Zambia on Thursday banned lion and leopard hunting to protect rapidly decreasing feline numbers for a burgeoning safari industry, despite criticism that it will drive tourists away.
"We do not have enough cats for hunting purposes, especially if we have to save our national resources," tourism minister Sylvia Masebo told AFP.
"No amount of convincing from any sector or group will convince me otherwise," Masebo said. "The cats are gone."
The southern African country, which draws tourists to the world famous Victoria Falls, hopes to develop a wildlife tourism trade, which has long been a mainstay of the economies in neighbouring countries.
"Although there is evidence that safari hunting and wildlife record income for the country, there was a need to weigh the benefits against the fast-depleting species of some animals," said Masebo.
But the Zambia Wildlife Authority (ZAWA) said the ban would be bad for the tourist industry.
"The population of cats in Zambia is around 3,400 to 3,500 and with the ban on safari hunting for cats we are likely to lose on revenue. It is these cats that make Zambia's safari hunting competitive in the region," said ZAWA head of research Chuma Simukonda.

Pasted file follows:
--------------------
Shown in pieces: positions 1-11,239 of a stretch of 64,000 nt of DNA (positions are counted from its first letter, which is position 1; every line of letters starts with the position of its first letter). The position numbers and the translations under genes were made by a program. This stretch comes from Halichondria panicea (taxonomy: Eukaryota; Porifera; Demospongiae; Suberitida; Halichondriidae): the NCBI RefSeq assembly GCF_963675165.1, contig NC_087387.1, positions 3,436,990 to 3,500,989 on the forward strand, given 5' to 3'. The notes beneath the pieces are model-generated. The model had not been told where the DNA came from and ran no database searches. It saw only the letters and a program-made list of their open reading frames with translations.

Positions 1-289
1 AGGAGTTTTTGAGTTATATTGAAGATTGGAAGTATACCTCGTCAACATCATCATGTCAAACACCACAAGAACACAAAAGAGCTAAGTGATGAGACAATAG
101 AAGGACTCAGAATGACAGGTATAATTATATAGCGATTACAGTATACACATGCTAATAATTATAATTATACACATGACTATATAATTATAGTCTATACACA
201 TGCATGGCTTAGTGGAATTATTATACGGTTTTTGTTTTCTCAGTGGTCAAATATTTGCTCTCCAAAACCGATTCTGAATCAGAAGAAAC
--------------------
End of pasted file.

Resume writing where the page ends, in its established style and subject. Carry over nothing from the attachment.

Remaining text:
Only 55 felines were hunted a year, he said, though the income from the sport was unknown.
ZAWA and the government are in a spat after authorities temporarily closed the agency's offices pending investigations into graft.
Its director and senior officials were fired last month for alleged corruption in the awarding of safari hunting concessions.
The country's hunting community however sees the move as political meddling.
"This is painting a bad picture about Zambia to the outside world. Blood sport is more beneficial to this country than game viewing," said Gavin Robinson of the Professional Hunters Association.
"People from Europe and America wish to hunt here but they will now move elsewhere, meaning all the clients will leave Zambia," he added.
On the other hand conservationist James Chungu welcomed the minister's announcement.
"If you feel there are areas where animals are overpopulated and you need to crop them why don't you get those animals to other parks which have been depleted so that they produce?" he suggested.
Chungu who runs the Lusenga Trust conservation organisation said ZAWA's figures were inaccurate.
"We need to have the correct numbers, and if anything the people benefiting from hunting are not indigenous Zambians. Zambians benefit from game viewing," he said.